5 Ways of Misunderstanding Forgiveness

There are many misconceptions about forgiveness.  Here are 5 worth noting:

1. Forgiveness places the burden for healing on the one who was the victim. For example, if someone is assaulted and now is feeling depressed, the burden for healing falls on the one who was assaulted.  Our answer: Of course the burden of healing rests with the one hurt.  That is always the case whether the hurt is emotional (as in the case of depression) or physical (a broken leg, for example).  When we have an injury of any kind, we should never rely on the one who injured us to somehow fix the consequences of our injury because too often the injurer is not concerned one way of the other with our healing.

2. Forgiveness foreswears punishment of the injurer and lets him or her off the hook. Our answer: Forgiveness and justice grow up together.  When one forgives, one should seek justice. In the case of punishment, if the injurer broke the law, the injured one should not take the law into his/her own hands, but leave the punishment to a neutral, third party judge.

3. Forgiveness is morally suspect because one “lets go” of the other’s injustice. Our answer: Forgiveness is not a “letting go” of an offense but instead is a merciful overture to the one who had no mercy on the victim.

4. Forgiveness makes the one injured develop a victim-identity, in essence crippling his or her self-esteem. Our answer: Forgiveness helps one to thrive and rise above the injustice, thus helping the forgiver to shed the victim mentality.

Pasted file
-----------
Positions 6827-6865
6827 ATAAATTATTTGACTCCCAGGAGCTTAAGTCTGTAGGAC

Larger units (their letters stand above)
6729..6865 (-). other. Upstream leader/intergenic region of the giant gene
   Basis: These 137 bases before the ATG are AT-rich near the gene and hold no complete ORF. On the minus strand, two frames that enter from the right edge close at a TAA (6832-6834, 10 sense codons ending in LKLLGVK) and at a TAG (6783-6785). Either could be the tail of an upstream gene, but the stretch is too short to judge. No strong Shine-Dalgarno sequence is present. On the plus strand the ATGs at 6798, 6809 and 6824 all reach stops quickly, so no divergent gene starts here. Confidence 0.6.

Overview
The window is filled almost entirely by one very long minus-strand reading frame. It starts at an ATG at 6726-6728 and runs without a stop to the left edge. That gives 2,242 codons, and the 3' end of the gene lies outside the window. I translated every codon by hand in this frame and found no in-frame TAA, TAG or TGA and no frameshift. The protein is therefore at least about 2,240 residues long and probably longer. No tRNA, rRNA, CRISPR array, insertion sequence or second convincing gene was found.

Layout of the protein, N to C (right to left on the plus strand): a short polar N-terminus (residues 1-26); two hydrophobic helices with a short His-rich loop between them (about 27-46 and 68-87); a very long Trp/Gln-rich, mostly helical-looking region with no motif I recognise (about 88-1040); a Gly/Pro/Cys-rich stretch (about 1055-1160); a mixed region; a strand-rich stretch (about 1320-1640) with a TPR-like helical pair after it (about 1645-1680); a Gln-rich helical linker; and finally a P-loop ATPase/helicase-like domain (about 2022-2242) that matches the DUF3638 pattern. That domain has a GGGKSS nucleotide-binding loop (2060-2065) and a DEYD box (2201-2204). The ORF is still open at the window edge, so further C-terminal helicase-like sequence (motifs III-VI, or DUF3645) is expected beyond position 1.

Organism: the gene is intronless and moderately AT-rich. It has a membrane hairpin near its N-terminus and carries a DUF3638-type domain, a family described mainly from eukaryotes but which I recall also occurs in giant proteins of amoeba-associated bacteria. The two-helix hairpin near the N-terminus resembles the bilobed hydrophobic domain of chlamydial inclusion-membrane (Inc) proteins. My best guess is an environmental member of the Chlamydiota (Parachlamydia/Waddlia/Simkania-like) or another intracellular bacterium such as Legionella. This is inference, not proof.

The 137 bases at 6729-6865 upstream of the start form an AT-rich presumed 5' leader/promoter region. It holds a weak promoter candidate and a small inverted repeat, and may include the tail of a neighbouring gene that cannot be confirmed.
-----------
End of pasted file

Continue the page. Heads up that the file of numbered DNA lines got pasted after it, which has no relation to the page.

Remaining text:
5. Forgiveness is dangerous because it puts the injured one in harm’s way again as he or she reaches out to the injurer. Our answer:  Forgiveness is not the same as reconciliation. To forgive is a moral virtue. To reconcile is a negotiation strategy of developing once again mutual trust. One can forgive without reconciling.


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Categories: Misconceptions, Our Forgiveness Blog


  1. Chris says:

    Forgetting may be another one. Some people think that if they forgive then they will be vulnerable to what the other person dished out in the past. This need not be the case at all. When I forgive I ask the person to shape up when there is hurt. I don’t forget but I do try to be kind.

  2. Josh says:

    Here is a 6th point—sometimes forgiveness is seen as weakness. It is seen as a person’s only recourse when a boss for example dominates and makes life miserable. Yet forgiveness has nothing to do with playing the weakling in front of the boss. You are actually standing up to the boss with mercy as your guide which might transform the boss.

  3. Amanda says:

    Is it a burden to take healing into one’s own hands and try to get better? I do not understand the thinking in the first misconception. If one concluded that the victim somehow did a bad thing to bring on grave injustice, then that would be a burden but I do not see that at all in the misconception.

  4. Samantha says:

    It is so sad when people reject forgiveness for all the wrong reasons. Knowing the errors may help people make better choices about whether or not to forgive those who hurt them.

  5. Elizabeth says:

    How could anyone think of forgiveness as weakness? Have they really tried it or are they standing on the sideline pretending to be in the game? It is easy to criticize something that one has no clue regarding what it actually is. Such criticism itself is very weak.


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